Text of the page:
Elaine de Kooning, John F. Kennedy, 1963. © Elaine de Kooning Trust. Courtesy of the National Portrait Gallery, Smithsonian Institution.
Elaine de Kooning, October 21, 1962. Photo by Carl Gaston/New York Post Archives /© NYP Holdings, Inc. via Getty Images.
In 1952, as Willem de Kooning was pouring his energy into paintings of fiendishly faced women, Elaine de Kooning painted a seated portrait of her husband with barely any face at all—no mouth or eyes, just an oval smudge with a mop of gray hair and a black mark in place of his strong brow and nose. As tempting as it might be to read Elaine’s erasure of Willem’s face as marital sparring by paintbrush, the image was far from the only faceless man she painted.
Over the course of her 40-year career, de Kooning painted a wide range of subjects—from bulls and basketball players to cave paintings and Bacchus statues—but portraiture was her passion, and men were her longest-running fascination. Indeed, she painted dozens of them, stripping them of distinguishing features in a way that updated the traditional genre of portraiture with the language of modernism.
De Kooning—born Elaine Fried in Sheepshead Bay, Brooklyn, in 1918—not only infiltrated the male-dominated scene of downtown New York in the 1940s and ’50s, she was also one of its social anchors—not least because she was sharp as a tack and a witty conversationalist, and, as legend has it, could drink many of her companions under the table. Reviewing one of her exhibitions in 1963, New York Times art critic John Canaday—who never warmed up to abstraction, let alone de Kooning’s work—portrayed her contribution to Abstract Expressionism in only mildly patronizing terms, describing her as combining “the functions of mascot, sybil, and recording secretary of the movement.”
De Kooning was indeed an eloquent and ambitious writer with an eye for innovative work and familiarity with the fresh crop of artists the city was attracting, and ARTnews, the critical art publication of the era, hired her as a reviewer in 1948. There, de Kooning widened her social circle and built upon her reputation as an outspoken, independent thinker. Today, her legacy resides in those writings as much as in her art. “It was a really important part—maybe the most important part,” said her biographer, Cathy Curtis, the author of the 2017 book A Generous Vision: The Creative Life of Elaine de Kooning.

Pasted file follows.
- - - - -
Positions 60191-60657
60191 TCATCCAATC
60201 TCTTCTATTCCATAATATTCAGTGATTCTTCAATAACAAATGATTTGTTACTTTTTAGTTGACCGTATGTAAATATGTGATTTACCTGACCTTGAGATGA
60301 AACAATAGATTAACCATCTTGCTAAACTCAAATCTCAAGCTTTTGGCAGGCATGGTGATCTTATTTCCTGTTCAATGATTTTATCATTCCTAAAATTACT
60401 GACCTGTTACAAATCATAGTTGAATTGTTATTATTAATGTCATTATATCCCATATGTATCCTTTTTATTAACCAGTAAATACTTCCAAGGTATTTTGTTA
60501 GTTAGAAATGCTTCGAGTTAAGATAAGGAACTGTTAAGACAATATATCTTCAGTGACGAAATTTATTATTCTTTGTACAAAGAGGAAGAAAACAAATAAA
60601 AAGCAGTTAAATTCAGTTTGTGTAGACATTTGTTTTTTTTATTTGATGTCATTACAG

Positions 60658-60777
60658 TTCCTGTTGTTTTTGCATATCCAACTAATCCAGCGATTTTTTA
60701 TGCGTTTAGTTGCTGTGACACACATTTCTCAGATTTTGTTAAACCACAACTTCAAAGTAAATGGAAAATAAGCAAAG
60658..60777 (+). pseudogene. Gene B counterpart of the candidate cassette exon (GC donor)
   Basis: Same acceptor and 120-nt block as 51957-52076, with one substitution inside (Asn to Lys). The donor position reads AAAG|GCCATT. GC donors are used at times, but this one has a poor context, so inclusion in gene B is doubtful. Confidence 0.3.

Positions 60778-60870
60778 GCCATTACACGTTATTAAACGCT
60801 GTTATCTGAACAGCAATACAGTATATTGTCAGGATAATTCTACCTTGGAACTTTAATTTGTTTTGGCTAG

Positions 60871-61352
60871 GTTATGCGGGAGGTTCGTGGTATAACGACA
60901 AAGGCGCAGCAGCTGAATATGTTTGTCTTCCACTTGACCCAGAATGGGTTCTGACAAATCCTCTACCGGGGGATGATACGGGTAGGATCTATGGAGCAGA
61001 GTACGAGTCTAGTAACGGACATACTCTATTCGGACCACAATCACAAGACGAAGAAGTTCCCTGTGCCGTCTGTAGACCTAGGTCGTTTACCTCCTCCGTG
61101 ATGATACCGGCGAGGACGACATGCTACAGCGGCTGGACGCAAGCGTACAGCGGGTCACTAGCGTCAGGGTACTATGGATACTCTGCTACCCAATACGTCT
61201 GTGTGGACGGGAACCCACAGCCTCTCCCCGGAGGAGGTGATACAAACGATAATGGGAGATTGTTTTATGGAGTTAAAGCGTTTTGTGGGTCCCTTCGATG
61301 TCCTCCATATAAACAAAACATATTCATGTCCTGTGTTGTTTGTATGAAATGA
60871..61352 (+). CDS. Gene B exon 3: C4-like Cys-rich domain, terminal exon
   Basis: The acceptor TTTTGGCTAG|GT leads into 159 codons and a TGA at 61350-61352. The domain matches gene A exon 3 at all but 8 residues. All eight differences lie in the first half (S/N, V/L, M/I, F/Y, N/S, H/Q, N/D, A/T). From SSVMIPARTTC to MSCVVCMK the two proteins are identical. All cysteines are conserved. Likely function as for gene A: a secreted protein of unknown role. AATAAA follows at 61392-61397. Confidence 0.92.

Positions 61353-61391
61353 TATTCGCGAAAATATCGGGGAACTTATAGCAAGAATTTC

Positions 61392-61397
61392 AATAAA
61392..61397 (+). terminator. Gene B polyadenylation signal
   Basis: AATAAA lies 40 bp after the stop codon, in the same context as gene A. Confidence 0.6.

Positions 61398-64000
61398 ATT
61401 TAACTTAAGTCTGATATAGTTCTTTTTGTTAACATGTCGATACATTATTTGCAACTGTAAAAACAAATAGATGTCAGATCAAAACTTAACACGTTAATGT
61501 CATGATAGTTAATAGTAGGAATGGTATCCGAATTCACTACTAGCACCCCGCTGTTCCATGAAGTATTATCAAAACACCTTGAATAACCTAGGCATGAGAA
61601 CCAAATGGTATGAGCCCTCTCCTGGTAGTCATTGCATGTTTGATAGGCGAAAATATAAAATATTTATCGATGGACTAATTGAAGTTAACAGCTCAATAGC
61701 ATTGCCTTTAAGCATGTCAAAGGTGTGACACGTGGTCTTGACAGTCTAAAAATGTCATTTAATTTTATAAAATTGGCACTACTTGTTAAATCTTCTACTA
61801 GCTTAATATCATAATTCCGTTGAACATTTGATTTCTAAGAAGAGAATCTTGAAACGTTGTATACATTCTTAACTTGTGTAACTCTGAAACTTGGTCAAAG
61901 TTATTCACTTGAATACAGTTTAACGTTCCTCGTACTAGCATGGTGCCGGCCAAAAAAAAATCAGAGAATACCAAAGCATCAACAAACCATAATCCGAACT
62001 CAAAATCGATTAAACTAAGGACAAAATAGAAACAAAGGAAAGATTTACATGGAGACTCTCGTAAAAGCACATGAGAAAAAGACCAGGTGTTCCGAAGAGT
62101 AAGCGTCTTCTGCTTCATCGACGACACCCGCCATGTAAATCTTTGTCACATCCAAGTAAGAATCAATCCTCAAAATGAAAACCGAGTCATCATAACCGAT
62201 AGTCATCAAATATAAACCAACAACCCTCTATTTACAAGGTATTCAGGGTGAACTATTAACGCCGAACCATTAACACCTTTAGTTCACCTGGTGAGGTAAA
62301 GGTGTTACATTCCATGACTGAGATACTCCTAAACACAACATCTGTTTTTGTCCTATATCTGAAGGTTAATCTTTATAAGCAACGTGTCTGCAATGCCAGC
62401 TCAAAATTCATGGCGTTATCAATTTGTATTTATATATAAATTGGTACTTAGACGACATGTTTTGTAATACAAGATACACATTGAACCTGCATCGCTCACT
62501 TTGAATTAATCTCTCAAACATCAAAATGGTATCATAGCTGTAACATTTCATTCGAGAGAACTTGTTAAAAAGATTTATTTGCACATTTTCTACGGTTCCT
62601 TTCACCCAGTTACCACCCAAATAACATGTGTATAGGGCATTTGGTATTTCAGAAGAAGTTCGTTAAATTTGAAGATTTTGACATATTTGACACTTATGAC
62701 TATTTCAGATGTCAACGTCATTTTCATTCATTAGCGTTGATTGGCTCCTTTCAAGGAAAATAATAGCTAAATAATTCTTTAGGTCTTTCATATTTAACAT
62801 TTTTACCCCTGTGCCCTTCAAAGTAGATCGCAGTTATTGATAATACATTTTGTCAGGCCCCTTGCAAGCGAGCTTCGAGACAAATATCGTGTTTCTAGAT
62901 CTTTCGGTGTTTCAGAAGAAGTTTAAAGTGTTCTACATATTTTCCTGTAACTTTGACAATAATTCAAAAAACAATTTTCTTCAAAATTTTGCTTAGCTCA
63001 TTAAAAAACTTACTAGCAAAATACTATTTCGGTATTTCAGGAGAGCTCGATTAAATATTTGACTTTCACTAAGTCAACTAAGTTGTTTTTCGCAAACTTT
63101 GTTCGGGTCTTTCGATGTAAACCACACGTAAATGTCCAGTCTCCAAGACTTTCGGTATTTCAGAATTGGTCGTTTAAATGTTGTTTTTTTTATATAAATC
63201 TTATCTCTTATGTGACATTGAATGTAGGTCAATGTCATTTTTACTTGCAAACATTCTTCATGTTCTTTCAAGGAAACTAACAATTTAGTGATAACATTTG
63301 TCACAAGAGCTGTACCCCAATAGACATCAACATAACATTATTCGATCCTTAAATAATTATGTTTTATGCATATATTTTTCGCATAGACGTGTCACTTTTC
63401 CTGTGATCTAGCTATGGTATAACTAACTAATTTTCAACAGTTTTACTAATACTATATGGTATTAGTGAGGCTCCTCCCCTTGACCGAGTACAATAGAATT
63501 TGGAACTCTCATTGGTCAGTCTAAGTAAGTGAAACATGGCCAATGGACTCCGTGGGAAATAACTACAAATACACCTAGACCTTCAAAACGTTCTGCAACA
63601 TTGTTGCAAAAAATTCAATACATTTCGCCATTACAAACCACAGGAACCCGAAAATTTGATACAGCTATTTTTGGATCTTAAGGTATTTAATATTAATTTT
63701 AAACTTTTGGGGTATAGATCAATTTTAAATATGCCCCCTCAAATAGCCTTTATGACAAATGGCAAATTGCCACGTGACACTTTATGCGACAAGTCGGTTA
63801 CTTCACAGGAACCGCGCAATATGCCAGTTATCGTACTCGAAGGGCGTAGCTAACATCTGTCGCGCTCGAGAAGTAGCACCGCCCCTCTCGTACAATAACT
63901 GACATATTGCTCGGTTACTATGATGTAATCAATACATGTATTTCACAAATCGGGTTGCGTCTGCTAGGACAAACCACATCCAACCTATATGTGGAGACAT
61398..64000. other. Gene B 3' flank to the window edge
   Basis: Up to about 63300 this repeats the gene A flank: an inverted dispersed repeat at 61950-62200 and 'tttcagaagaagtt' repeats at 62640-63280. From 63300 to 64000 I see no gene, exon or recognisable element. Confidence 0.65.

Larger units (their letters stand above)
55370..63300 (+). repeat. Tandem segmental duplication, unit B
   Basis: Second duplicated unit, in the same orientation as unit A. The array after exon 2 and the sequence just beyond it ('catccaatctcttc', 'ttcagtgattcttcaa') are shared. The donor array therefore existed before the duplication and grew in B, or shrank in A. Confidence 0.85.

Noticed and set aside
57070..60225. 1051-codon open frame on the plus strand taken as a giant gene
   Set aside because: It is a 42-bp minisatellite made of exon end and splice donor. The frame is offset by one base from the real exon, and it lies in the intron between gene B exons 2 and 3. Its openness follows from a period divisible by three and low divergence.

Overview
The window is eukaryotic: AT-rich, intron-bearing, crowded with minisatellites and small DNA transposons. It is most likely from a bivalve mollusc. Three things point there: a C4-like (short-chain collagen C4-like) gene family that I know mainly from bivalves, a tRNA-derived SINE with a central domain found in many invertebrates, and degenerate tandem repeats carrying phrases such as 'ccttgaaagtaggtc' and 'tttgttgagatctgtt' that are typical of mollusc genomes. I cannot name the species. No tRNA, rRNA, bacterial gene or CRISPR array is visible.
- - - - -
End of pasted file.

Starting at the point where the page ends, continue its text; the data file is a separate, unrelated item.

Yet de Kooning also worked to carve out a niche for herself as an artist among New York’s avant garde, and painting portraits was one way to accomplish that. “[Willem] just always thought that the portraits were pictures that girls made, so I made portraits,” she told Lee Hall, one of her biographers. “I had that area free; I had to do it myself; I didn’t have to make decisions. I knew I was going to make a portrait and it didn’t much matter of whom; once you are set to make a portrait, you’re free to make a painting.”
But painting men (and a few women) was also a pleasure—a way for the artist to become intimately acquainted with her subjects. “Her portraits were done out of passion, especially when it came to men. She loved men. You see the greater spontaneity and certainty and a much stronger sense of gesture in her paintings of men,” says Jim Levis, who represents her estate. De Kooning had no shortage of male friends (or lovers), and many were as culturally relevant as Willem, or Bill, as he was known, who she married in 1943. Artist Merce Cunningham, poet John Ashbery, dealer Leo Castelli, critic Harold Rosenberg, artist Alex Katz, and poet Allen Ginsberg are among the men de Kooning brought to life in full-length or seated portraits, distilling each sitter’s character while energizing the canvas with the bold colors and rapid brush strokes typical of the New York School. Those portraits now serve as a visual archive of a major moment in New York’s history not only because of who they show, but because of the Abstract Expressionist style in which they’re painted.
Like her more abstract-leaning compatriots, de Kooning was trying to get at something visceral beneath the surface. She was interested in capturing the nuances of body language, and by blurring facial features, she could shift attention away from the eyes and toward the body. A portrait of her close friend, New York School poet Frank O’Hara, is one such example. “First I painted the whole structure of his face,” de Kooning once explained of the work, “then I wiped out the face, and when the face was gone, it was more Frank than when the face was there.”